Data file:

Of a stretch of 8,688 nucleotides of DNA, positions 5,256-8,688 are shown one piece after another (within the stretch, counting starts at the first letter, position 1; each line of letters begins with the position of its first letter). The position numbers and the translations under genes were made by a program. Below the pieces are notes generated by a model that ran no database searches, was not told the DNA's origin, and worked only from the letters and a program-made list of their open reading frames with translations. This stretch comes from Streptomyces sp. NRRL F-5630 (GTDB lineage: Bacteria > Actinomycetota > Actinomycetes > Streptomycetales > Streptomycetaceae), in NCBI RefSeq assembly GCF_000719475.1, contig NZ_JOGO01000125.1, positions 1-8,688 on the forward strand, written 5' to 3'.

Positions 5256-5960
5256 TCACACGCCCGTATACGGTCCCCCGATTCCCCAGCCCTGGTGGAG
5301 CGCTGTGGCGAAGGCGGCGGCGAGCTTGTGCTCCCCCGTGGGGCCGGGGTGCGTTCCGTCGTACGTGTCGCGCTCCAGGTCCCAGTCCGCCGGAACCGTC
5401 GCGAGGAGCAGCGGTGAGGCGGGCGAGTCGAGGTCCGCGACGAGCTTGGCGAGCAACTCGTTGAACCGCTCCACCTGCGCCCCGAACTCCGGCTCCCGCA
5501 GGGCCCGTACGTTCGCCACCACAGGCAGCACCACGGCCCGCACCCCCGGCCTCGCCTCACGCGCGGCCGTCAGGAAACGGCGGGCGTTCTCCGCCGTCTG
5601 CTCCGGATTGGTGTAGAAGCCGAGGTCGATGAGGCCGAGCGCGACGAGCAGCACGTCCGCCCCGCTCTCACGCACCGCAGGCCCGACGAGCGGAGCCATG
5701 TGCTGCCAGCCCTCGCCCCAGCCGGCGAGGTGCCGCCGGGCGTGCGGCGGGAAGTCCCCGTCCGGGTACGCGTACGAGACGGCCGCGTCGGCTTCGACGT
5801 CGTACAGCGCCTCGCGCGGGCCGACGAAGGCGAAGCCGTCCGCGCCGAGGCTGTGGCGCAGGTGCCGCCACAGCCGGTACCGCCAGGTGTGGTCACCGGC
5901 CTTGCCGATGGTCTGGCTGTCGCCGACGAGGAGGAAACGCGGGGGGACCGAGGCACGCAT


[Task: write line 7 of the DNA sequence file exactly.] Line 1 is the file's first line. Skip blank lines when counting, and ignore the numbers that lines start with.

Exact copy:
5601 CTCCGGATTGGTGTAGAAGCCGAGGTCGATGAGGCCGAGCGCGACGAGCAGCACGTCCGCCCCGCTCTCACGCACCGCAGGCCCGACGAGCGGAGCCATG